The FRED® Blog

Comparing household assets across the wealth distribution

How different are the portfolios of the wealthy from the portfolios of the less well-off?

The Board of Governors of the Federal Reserve System publishes the Distributional Financial Accounts of the United States, which can help us understand the distribution and composition of net worth for US households. Today, we look at the assets of households in various wealth brackets.

The FRED graph above plots total real (inflation-adjusted) assets for the households in different percentiles of wealth over time. Notice how the households in the 90th-99th percentiles (green line) hold roughly the same amount of wealth as the households in the 50th-90th percentiles (red line), even though the former are just 9% of the population and the latter are 40%. In total, as of fourth quarter 2023, they held $18.7 and $17.4 trillion, respectively. The top 1% of US households (purple line) also hold close to the same amount: $14.8 trillion.

The top 0.1% of households (teal line) hold $6.5 trillion in assets, which is more than double the total amount of assets held by the bottom 50% (blue line, $3.1 trillion). These two groups had been much closer in terms of total wealth until they began to diverge in the late 2000s.

Now we dig into the types of assets these different groups hold in their portfolios: Our first major distinction is between nonfinancial assets (such as housing, automobiles, and other vehicles) and financial assets (such as stocks, bank deposits, and pension entitlements). The second FRED graph plots the share of nonfinancial assets by wealth group. Notice the inverse relationship between level of wealth and share of nonfinancial assets: On average, about 70% of the assets of the least wealthy tend to be their homes and vehicles. Nonfinancial assets become a progressively smaller share of assets as wealth increases and financial assets become more dominant.

The third FRED graph confirms the previous point. It plots the share of real estate in total assets for the different wealth percentiles. Again, there is a very clear negative relationship between the importance of real estate and one’s level of wealth. As of fourth quarter 2023, the bottom 50% of households hold just over 50% of their assets in real estate; the top 1% and 0.1%, respectively, hold 13.1% and 9% of their total assets in real estate.

The final FRED graph shows how much financial wealth is held in equity, both corporate and noncorporate. We see a very clear positive correlation between the level of wealth and the share of financial assets held in the form of equities: The top 0.1% of households hold about 70% of their financial wealth in equities versus 15% to 20% for the bottom 50% of households.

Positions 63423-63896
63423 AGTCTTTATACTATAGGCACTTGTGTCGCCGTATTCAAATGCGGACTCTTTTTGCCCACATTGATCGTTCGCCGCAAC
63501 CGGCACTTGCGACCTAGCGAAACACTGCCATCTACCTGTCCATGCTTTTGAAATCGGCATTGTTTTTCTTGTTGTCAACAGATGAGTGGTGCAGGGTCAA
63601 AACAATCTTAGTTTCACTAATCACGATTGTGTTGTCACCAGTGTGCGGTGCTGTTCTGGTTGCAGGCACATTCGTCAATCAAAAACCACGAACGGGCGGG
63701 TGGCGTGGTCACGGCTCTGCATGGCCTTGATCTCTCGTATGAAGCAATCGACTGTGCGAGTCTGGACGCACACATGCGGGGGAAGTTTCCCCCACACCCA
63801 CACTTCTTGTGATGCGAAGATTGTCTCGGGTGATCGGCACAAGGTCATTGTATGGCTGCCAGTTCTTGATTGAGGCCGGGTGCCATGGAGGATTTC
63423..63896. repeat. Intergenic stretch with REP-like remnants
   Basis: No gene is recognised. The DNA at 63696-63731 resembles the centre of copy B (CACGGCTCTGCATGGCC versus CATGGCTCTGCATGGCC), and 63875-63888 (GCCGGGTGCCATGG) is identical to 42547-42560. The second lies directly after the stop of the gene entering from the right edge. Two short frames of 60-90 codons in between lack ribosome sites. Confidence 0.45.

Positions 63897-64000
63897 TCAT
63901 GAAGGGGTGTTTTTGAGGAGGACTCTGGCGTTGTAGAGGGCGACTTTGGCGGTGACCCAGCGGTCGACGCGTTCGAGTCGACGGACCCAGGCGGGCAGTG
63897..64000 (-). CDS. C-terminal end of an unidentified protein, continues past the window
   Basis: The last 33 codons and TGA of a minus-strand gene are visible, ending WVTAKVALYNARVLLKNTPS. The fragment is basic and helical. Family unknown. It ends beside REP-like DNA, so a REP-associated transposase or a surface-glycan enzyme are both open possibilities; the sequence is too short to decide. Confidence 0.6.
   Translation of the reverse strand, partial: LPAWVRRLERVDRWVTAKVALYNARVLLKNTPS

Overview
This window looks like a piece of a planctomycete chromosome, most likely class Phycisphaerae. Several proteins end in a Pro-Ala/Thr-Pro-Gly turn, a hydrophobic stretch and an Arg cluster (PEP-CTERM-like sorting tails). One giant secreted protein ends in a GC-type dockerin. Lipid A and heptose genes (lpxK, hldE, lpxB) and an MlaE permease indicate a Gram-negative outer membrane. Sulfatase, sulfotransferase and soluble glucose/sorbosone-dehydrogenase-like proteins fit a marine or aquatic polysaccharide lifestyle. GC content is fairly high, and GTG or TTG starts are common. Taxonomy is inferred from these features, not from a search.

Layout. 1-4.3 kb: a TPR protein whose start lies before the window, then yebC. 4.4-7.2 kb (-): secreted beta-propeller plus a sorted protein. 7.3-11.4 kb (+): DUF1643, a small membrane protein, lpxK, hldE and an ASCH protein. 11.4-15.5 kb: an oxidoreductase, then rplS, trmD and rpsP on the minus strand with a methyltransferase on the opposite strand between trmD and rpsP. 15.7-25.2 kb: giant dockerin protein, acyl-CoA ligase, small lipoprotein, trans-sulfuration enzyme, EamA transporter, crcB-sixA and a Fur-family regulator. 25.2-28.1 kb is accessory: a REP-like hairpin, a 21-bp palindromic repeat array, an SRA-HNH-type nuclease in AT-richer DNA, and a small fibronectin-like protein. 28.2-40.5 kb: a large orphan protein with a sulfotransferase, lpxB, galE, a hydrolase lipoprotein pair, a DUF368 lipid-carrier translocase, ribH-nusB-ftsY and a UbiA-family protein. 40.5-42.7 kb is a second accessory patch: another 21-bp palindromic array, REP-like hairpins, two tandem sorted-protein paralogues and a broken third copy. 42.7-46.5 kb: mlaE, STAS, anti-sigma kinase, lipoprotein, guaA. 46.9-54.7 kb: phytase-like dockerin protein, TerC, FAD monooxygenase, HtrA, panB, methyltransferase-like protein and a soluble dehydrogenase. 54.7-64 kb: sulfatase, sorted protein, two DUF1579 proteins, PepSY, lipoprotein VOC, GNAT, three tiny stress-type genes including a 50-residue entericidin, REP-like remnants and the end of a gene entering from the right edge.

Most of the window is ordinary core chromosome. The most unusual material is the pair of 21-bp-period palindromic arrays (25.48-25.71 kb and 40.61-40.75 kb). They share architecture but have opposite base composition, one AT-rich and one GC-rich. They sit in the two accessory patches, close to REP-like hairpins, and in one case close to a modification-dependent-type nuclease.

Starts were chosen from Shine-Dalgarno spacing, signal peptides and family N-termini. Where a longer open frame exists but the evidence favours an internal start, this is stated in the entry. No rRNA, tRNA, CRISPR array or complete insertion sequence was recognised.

The share of households’ equities changed in a variety of ways during the COVID-19 pandemic, between first quarter 2020 and fourth quarter 2023:

  • The 90th-99th percentiles had a large jump in the percentage of their financial assets held in equities, from 37.0% to 47.2%.
  • The bottom 50% and 50th-90th percentiles also had a jump, from 14.8% to 19.3% and 19.3% to 23.8%, respectively.
  • The top 1% and top 0.1% both had smaller increases in their share of financial assets held in corporate equities, from 69.2% to 72.8% and 75.7% to 77.9%, respectively.

A little background on the data and the source: For several decades, the Board of Governors of the Federal Reserve System has collected data on the Financial Accounts of the United States, which measure the financial position and portfolio composition of different sectors of the US economy, from financial institutions to households. These data are available in FRED. More recently, the Board started publishing data on the Distributional Financial Accounts of the United States, which is a quarterly dataset that estimates the distribution of US household wealth since 1989, combining aggregate measures from the Aggregate Financial Accounts and disaggregated data from the Survey of Consumer Finances.

How these graphs were created: Search FRED for the following series: First graph: Total Assets held by the bottom 50%. Use the “Edit Graph” panel to search for and add Consumer price index for all urban consumers: all items in the U.S. city average. In the formula bar, insert 100*a/b. Use the “Add Line” tab to repeat this for the other wealth groups: 50th to 90th, 90th to 99th, top 1%, and top 0.1%.
Second graph: Percentage of nonfinancial assets help by the top 0.1%. Use the “Edit Graph” panel to search for and add Total assets held by the top 0.1%. In the formula bar, insert 100*a/b. Use the “Add Line” tab to repeat this for the other wealth groups. Third graph: Real estate held by the top 0.1%. Use the “Edit Graph” panel to search for and add Total assets held by the top 0.1%. In the formula bar, insert 100*a/b. Use the “Add Line” tab to repeat this for the other wealth groups. Fourth graph: Corporate equities and mutual fund shares held by the top 0.1%. Use the “Edit Graph” panel to search for and add Equity in noncorporate business held by the top 0.1% and Financial assets held by the top 0.1%. In the formula bar, insert 100*(a+b)/c. Use the “Add Line” tab to repeat this for the other wealth groups.

Suggested by Miguel Faria-e-Castro and Samuel Jordan-Wood.